Open Access Open Badges Research article

Validity of instruments to assess students' travel and pedestrian safety

Jason A Mendoza123*, Kathy Watson1, Tom Baranowski13, Theresa A Nicklas13, Doris K Uscanga1 and Marcus J Hanfling24

Author Affiliations

1 USDA/ARS Children's Nutrition Research Center, Department of Pediatrics, Baylor College of Medicine, Houston, TX, USA

2 Academic General Pediatrics, Department of Pediatrics, Baylor College of Medicine, Houston, TX, USA

3 Dan L Duncan Cancer Center, Baylor College of Medicine, Houston, TX, USA

4 Pediatric Injury Clinic, Ben Taub General Hospital, Harris County Hospital District, Houston TX, USA

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BMC Public Health 2010, 10:257  doi:10.1186/1471-2458-10-257

Published: 18 May 2010



Safe Routes to School (SRTS) programs are designed to make walking and bicycling to school safe and accessible for children. Despite their growing popularity, few validated measures exist for assessing important outcomes such as type of student transport or pedestrian safety behaviors. This research validated the SRTS school travel survey and a pedestrian safety behavior checklist.


Fourth grade students completed a brief written survey on how they got to school that day with set responses. Test-retest reliability was obtained 3-4 hours apart. Convergent validity of the SRTS travel survey was assessed by comparison to parents' report. For the measure of pedestrian safety behavior, 10 research assistants observed 29 students at a school intersection for completion of 8 selected pedestrian safety behaviors. Reliability was determined in two ways: correlations between the research assistants' ratings to that of the Principal Investigator (PI) and intraclass correlations (ICC) across research assistant ratings.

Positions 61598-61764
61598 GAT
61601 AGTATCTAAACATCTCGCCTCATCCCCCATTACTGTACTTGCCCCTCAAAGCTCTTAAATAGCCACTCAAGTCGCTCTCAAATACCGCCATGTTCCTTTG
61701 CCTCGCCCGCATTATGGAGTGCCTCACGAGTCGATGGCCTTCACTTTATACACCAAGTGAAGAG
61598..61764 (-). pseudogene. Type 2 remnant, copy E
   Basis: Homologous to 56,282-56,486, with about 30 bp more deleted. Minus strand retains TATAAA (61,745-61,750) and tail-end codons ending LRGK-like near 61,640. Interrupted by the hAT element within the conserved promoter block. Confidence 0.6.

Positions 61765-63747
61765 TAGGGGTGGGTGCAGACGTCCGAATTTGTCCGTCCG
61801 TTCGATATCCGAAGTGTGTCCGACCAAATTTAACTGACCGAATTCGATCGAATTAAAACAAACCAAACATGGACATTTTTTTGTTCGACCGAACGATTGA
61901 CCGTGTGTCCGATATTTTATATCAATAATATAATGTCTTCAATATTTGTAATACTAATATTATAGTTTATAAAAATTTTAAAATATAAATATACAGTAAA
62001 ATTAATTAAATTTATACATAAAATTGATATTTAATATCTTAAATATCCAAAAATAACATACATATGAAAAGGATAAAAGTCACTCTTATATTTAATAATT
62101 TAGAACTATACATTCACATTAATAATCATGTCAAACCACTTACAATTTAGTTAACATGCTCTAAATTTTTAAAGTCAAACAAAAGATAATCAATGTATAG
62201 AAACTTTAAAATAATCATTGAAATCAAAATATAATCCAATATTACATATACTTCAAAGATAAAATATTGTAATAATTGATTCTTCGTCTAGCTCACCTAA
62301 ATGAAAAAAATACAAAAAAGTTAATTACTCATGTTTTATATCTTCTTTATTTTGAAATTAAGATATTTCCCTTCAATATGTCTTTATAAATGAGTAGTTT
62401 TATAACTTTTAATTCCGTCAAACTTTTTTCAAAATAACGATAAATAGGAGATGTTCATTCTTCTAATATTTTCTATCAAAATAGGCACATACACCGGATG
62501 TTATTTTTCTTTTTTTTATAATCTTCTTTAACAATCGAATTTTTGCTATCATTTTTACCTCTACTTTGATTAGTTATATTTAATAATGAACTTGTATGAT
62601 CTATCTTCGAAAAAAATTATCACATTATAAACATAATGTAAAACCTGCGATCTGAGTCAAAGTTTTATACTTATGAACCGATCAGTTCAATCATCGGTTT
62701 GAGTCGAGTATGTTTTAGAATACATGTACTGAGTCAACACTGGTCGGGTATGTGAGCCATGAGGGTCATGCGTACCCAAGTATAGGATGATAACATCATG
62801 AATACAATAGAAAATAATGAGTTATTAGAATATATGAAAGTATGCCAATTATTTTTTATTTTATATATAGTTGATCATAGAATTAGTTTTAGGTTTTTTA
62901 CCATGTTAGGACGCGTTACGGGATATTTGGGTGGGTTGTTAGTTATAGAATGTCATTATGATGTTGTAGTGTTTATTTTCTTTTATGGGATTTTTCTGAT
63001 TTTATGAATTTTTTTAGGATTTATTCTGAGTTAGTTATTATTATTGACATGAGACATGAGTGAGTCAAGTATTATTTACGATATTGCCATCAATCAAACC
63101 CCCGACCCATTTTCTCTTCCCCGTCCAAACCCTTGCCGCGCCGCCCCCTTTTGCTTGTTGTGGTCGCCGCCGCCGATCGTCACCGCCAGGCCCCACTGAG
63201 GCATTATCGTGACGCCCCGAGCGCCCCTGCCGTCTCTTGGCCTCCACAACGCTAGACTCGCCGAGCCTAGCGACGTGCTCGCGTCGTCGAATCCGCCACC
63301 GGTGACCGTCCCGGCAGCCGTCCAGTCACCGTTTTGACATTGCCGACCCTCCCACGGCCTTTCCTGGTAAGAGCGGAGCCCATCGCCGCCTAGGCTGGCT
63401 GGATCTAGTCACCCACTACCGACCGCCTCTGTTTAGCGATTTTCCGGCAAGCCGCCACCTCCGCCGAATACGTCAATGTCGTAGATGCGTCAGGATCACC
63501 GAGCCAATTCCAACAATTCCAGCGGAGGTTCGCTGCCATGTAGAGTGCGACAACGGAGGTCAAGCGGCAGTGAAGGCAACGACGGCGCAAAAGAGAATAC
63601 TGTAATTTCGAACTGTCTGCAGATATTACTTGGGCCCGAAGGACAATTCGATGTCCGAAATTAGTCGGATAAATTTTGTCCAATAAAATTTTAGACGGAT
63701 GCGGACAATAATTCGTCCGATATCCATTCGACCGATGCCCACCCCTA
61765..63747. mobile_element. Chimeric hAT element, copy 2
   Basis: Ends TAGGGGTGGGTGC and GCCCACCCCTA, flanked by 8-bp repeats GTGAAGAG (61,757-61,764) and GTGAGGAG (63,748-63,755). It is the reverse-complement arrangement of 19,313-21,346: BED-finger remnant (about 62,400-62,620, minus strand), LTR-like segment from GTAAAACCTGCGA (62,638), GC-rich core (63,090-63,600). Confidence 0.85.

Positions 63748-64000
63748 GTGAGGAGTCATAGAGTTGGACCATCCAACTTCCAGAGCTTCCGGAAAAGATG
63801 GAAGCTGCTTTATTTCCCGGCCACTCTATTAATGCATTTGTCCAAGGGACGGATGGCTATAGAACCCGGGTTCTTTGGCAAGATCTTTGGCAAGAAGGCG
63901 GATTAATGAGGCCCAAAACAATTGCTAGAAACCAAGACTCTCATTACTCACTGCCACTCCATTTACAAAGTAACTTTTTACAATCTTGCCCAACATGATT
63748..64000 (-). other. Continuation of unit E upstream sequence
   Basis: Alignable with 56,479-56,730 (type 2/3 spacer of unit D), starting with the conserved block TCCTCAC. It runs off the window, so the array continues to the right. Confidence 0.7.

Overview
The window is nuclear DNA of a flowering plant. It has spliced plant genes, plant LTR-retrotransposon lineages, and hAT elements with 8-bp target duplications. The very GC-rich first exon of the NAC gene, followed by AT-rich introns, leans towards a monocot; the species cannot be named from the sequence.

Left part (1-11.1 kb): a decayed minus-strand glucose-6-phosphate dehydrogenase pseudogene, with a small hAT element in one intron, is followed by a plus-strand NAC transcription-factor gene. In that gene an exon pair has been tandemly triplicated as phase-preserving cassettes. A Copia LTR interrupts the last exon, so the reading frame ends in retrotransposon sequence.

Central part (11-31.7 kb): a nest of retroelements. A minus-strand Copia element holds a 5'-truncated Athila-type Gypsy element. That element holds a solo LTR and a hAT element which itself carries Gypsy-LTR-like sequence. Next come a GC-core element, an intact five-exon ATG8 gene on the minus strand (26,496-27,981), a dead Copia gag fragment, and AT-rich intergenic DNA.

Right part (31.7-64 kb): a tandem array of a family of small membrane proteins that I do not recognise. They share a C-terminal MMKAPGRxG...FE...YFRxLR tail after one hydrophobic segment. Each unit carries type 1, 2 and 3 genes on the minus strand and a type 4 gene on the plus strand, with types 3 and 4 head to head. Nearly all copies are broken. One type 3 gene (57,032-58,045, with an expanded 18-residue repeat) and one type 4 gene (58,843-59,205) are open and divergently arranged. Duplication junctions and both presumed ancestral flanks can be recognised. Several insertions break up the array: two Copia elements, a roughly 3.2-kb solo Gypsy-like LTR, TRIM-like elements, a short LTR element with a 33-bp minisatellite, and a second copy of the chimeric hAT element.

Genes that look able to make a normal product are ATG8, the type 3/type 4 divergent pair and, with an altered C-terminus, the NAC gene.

The SRTS travel survey had high test-retest reliability (κ = 0.97, n = 96, p < 0.001) and convergent validity (κ = 0.87, n = 81, p < 0.001). The pedestrian safety behavior checklist had moderate reliability across research assistants' ratings (ICC = 0.48) and moderate correlation with the PI (r = 0.55, p =< 0.01). When two raters simultaneously used the instrument, the ICC increased to 0.65. Overall percent agreement (91%), sensitivity (85%) and specificity (83%) were acceptable.


These validated instruments can be used to assess SRTS programs. The pedestrian safety behavior checklist may benefit from further formative work.